Project File Details


Original Author (Copyright Owner):

AZODO JOSEPH CHIJIOKE

3,000.00

The Project File Details

  • Name:AN ASSESSMENT OF THE PERFORMANCE OF AGRICULTRAL EXTENSION WORKERS AMONG SMALL HOLDER FARMERS: A CASE STUDY OF FARMERS’ MULTIPURPOSE COOPERATIVE SOCIETIES LIMITED IN EZEAGU LOCAL GOVERNMENT AREA OF ENUGU STATE
  • Type: PDF and MS Word (DOC)
  • Size: [305 KB]
  • Length: [111] Pages

 

ABSTRACT

This study evaluates the role of Extension Agents in enhancing the performance of Farmers’ Multipurpose Cooperatives Societies (FMCS). The small scale farmers are grappling with numerous problems which have adversely affected their performance. They joined FMCS in order to solve those problems. Meanwhile, they still face some of those problems. A total of 50 FMCS were selected which 100 members were selected. The officers were purposively selected while members were randomly selected. Simple statistical analyses were utilized in the analysis. The results are follows. Most of the cooperators are males, married and no educational background. They aged 25 – 50 years, family size of between 5 and 8, they are on fulltime basis and produce mostly crops. They had their income when they joined the cooperatives because they obtained loan used in expanding the business. They obtained information from fellow cooperatives. They were also taught new skills. The ordinary least square simple regression shows that the number of visits by the Extension Agent determines the level of revenue. Therefore Extension Agent play major role in enhancing revenue through increased output. Among the problems that they faced was lack of agricultural machineries and implement, late arrivals of outputs, and high degree if illiteracy amongst them. This researcher recommends making available machineries and implement, early arrivals inputs and intensification of non-formal education for the cooperators to widen their scope of knowledge.

TABLE OF CONTENTS

Title Page i
Certification ii
Dedication iii
Acknowledgement iv
Abstract v
Table of contents vi
CHAPTER ONE:
Introduction 1
1.1 Background of the study 1
1.2 Statement of the Problem 7
1.3 Objective of the study 10
1.4 Hypothesis 11
1.5 Justification 12
1.6 Limitation of the study 13
CHAPTER TWO
2.1 Literature Review 15
2.2 The Origin of Extension 15
2.3 The Meaning and Scope of Agriculture Extension 17
2.4 Origin of Cooperative Movement 22
2.5 Meaning and Scope of Agricultural Cooperatives 24
2.6 History of cooperative in Nigeria 27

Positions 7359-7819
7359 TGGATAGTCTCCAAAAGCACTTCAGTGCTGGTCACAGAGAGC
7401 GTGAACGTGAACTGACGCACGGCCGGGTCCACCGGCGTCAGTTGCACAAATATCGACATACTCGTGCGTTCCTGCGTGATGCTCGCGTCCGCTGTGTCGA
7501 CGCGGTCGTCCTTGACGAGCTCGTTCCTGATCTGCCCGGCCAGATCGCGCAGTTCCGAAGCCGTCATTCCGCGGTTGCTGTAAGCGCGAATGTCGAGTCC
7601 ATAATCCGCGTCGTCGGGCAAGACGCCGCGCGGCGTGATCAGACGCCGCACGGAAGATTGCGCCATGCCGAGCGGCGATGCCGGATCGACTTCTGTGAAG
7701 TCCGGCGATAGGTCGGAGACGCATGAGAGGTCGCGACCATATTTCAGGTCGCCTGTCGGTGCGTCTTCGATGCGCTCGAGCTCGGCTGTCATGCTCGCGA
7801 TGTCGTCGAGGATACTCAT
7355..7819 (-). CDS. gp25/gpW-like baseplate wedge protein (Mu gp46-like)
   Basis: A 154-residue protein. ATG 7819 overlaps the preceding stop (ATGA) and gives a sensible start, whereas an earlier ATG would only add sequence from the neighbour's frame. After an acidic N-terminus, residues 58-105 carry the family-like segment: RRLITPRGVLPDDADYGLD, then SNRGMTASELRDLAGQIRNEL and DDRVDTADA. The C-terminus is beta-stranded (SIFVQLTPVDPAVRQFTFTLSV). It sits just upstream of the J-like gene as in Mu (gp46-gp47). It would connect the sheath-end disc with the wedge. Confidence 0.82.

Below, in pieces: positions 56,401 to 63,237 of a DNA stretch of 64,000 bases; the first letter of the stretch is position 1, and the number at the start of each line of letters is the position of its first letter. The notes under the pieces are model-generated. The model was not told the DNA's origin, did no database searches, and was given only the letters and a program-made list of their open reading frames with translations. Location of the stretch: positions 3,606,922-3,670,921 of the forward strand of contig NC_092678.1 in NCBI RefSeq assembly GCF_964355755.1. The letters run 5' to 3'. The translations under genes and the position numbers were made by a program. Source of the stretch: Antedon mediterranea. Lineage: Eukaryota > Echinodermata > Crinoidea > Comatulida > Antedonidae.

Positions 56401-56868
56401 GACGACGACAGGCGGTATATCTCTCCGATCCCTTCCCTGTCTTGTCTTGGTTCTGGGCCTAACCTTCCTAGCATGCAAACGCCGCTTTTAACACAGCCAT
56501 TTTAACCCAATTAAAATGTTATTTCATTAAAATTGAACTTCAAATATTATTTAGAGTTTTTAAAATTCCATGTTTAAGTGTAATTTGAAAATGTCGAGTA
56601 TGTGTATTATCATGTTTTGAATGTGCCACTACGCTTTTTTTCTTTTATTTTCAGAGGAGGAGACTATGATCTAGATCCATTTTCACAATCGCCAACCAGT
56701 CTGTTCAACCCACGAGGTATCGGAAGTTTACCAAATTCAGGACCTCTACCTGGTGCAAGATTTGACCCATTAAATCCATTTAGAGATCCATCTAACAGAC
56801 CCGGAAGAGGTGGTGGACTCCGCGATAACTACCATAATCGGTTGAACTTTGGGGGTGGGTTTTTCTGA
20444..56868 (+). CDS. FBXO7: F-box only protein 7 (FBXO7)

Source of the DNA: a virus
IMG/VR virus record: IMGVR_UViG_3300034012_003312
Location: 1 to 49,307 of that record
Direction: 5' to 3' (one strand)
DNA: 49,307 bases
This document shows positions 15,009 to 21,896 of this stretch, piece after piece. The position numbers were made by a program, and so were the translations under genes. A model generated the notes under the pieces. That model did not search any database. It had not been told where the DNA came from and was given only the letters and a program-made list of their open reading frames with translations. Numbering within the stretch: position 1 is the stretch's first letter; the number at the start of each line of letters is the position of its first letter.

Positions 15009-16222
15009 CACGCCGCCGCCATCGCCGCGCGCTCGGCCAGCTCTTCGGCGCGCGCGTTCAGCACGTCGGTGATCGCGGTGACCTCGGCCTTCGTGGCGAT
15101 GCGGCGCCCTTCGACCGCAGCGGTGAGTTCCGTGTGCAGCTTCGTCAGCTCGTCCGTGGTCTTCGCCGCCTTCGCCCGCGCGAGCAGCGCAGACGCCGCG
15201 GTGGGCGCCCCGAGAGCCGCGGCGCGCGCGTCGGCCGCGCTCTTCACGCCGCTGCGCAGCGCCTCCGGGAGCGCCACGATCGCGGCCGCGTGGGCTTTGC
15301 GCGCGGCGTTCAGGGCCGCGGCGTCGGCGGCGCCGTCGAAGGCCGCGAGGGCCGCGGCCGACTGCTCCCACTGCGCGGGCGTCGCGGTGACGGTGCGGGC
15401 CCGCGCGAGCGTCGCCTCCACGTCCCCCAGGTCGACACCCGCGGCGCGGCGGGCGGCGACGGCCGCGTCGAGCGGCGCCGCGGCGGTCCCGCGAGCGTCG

2.7 The Relationship between Agricultural Extension
Services and Farmers’ Multi-purpose Cooperatives
Societies 29
2.8 The Nigerian Small Farmers and their problems 31
2.9 The Role of Cooperatives and their contribution
to small scale farmers 33
CHAPTER THREE
Methodology
3.1 Area of study 38
3.2 Sampling Procedure 38
3.3 Sources of Data 39
3.4 Analysis of Data 39
CHAPTER FOUR
4.1 Result of Discussion 42
4.1 Distribution of farmers’ respondents according
to sex: 43
4.2 Distribution of respondents according to Marital
Status 44
4.3 Distribution of respondents according to Level
of education 45
4.4 Age Distribution of the respondent 46
4.5 Distribution of respondents according to family
Size 46
4.6 Distribution of respondent according to their
farming activities 47
4.7 Distribution of cooperators according to
farming activities 48
4.8 Distribution of farmers according to cultivated
land area before and after joining cooperatives 49
4.9 Distribution of Average annual income of a
Farmer before and after joining farmers’
Multi-purpose cooperative societies 50
4.10 Distribution of respondents according to reason
for joining cooperative farmers’ cooperative 52
4.11 Distribution of respondent according to
the amount of loan granted to them from FMCS 53
4.12 Distribution of respondent as when they normally
received the loans 54
4.13 Distribution of farmers cooperators on the
sources of information on improve agricultural
practices 55
4.14 Distribution of respondents as to source of
supply of planting materials and other farm input 57
4.15 Distribution of farmers as their knowledge of
Extension workers 58
4.16 Distribution of respondents as to sources of Linkage/
time of visit between the extension Staff and FMCS 59
4.17 Distribution of respondents as to the area they have
benefited from farmers’ cooperative societies 60
4.18 Distribution of respondents according to sex,
Academic duration of training school of Agriculture
present designation, experience and section
they belong 62
4.19 Perception of the respondents as to cooperators
aim over FMCS 63
4.20 Distribution of the respondent as to the times of
extension workers / cooperators meeting 64
4.21 Distribution of the respondent as to the aims of
Extension workers/cooperators meeting 65
4.22 Mean distribution of extension workers responses
over mobility in the study area 66
4.23 Responses obtained from extension workers
on the supply of input to cooperators 67
4.24 Responses obtained from extension workers
on customs and tradition of the cooperator 68
Distribution of responses obtain from extension
worker on evaluation. 69
CHAPTER FIVE
Summary, Conclusion and Recommendations 72
5.1 Summary 72
5.2 Conclusion 74
5.3 Recommendations 76
References 80
Questionnaires 85

CHAPTER ONE

INTRODUCTION
1.1 Background of the Study
A major problem facing Nigeria today is how to produce
enough food for its geometrically increasing population. The level
of food production in the country is barely keeping pace with the
population growth. The general food situation in Nigeria has been
precarious since the early 1970s. The rate of growth in demand
for food in Nigeria in the 1970s was 3.7 percent per annum (Food
and Agriculture Organization rate (FAO) 2007.
In the past two decades the gap between demand and
supply of food in Nigeria increased considerably. According to
Enugu State blue print on Agricultural policy and program (2006)
the population growth in Enugu State is 4332750 persons, which
is out pacing food production. To increase production for the
increasing population, farmers decide to join cooperative
societies. According to Mgbada (2002) observed that the
formation of farmers cooperative societies has helped

2
members work together to solve their problems in respect of
inputs, credits and marketing of their products.
A look at the Nigerian agricultural sector shows that there is
every need for something to be done in the area of production for
meaningful development to be achieved. The technological
revolution has brought about several changes in the structure of
agriculture and that is why some agricultural development